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Bikram Yoga - Benefits and Postures

Written by
Dheeksha R
and medically reviewed by Shakti Mishra

Published on Mar 17, 2023   -  5 min read


Bikram yoga is a form practiced in humid conditions. Read the article below.


Bikram yoga is named after its founder, Yogiraj Bikram Choudhury; it is usually practiced in humid conditions between 95 to 105 degrees Fahrenheit. Hence, it is usually called ‘’hot yoga’’ which treats muscle pain.

What Is Bikram Yoga?

Bikram yoga is a form of hot yoga, a type of yoga exercise that became popular during the 1970s. It comprises 26 postures performed in humid conditions of 105 degrees Fahrenheit (41 degrees Celsius). The floor will be set with carpets and the walls fixed with a mirror.

What Are the Benefits of Bikram Yoga?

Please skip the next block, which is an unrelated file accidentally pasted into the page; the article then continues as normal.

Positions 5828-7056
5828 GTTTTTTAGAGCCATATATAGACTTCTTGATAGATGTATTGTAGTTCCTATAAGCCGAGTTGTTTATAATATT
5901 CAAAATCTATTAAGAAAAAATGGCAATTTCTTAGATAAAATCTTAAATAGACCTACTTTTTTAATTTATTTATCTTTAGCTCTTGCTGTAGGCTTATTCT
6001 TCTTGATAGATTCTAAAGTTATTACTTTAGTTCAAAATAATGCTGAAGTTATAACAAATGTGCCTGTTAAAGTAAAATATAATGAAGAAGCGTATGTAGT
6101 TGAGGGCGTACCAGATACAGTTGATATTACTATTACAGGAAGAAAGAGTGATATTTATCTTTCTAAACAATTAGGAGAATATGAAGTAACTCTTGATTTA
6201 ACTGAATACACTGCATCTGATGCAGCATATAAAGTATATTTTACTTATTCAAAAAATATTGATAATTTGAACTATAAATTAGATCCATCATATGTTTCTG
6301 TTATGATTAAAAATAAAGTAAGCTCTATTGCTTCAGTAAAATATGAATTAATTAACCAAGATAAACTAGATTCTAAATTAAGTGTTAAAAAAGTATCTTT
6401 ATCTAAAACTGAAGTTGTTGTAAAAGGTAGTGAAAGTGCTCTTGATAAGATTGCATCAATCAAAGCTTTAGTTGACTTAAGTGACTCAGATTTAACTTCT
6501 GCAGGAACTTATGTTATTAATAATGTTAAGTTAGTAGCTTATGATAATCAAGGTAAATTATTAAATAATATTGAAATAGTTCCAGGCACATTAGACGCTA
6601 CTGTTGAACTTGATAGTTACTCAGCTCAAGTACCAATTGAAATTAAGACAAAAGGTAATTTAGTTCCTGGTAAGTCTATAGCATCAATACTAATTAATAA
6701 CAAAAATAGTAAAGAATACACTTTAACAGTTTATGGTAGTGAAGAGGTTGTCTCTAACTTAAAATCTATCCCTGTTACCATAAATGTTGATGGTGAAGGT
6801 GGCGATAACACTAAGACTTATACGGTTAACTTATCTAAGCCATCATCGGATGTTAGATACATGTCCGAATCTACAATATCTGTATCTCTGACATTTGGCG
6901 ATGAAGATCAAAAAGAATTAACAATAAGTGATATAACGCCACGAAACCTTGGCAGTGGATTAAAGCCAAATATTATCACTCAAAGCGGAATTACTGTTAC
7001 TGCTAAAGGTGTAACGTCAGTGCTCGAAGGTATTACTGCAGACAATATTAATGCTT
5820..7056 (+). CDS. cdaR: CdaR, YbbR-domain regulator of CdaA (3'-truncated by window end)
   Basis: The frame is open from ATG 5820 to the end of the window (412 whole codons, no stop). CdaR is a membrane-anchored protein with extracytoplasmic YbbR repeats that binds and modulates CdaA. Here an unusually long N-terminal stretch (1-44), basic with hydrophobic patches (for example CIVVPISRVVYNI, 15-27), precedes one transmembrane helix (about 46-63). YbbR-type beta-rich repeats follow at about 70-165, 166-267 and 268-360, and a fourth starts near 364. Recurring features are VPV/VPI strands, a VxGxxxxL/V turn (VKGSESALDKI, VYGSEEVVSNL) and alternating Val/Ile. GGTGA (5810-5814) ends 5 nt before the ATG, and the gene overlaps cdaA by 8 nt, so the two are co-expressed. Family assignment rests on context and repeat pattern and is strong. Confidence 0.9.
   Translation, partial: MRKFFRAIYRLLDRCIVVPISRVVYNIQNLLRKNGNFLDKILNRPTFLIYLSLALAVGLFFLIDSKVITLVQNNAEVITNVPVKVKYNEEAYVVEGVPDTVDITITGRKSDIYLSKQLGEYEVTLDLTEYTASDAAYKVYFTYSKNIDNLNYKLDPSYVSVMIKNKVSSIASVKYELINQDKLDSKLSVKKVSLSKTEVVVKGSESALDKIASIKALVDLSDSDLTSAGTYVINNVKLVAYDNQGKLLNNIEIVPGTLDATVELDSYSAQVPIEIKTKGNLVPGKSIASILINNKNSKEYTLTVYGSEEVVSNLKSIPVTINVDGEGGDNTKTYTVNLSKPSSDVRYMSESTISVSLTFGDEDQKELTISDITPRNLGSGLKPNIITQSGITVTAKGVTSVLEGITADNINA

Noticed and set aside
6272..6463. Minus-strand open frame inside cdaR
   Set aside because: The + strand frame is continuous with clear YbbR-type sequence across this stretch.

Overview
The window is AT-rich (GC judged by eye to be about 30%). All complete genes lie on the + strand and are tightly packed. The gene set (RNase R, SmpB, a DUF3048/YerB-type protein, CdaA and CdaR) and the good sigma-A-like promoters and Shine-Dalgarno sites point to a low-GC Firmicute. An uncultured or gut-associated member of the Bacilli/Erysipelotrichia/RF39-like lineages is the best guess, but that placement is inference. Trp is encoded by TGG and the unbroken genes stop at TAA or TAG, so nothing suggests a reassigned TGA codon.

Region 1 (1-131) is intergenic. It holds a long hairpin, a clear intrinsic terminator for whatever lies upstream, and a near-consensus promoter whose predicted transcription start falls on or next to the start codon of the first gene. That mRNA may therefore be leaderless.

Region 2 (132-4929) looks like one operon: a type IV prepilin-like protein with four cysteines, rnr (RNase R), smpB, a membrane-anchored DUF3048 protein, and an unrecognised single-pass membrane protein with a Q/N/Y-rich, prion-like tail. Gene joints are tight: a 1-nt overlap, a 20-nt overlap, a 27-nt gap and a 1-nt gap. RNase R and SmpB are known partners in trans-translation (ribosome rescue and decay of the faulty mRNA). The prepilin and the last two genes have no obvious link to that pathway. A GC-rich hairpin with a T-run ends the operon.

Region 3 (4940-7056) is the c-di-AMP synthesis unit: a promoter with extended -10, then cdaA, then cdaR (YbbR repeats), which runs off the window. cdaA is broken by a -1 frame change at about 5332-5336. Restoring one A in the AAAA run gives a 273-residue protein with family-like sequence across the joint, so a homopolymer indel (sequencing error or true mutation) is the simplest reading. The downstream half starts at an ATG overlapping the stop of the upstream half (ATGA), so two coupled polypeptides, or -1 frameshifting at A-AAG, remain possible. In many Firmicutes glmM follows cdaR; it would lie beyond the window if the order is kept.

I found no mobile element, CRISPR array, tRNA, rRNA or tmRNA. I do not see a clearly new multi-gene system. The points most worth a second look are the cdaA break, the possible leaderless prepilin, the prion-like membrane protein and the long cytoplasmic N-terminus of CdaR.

Bikram yoga is performed in hot temperatures and consists of 26 postures that need to be performed within 90 minutes, which makes the body stretch, detoxify, relieve stress, tone, and heal chronic pain such as arthritis, joint ache, knee injuries, back problems, etc. The major advantage of Bikram yoga is better processing of sugar which improves glucose tolerance, blood lipid profile which is the blood count of cholesterol and fat in the blood, and bone density.

How Much Water to Drink Before Bikram Yoga?

If a person steps into Bikram yoga well hydrated, they need to take less water during the session. Aim to drink around two liters of water each day. If unable to hit the target, do not try to force the water right outside the yoga class. Too much water too quickly may upset the stomach and cause a nauseating sensation. Sip water when needed but do not force water during the session. If the person feels dehydrated at the start of the session, they should take it easy on the posture.

What to Eat Before Bikram Yoga?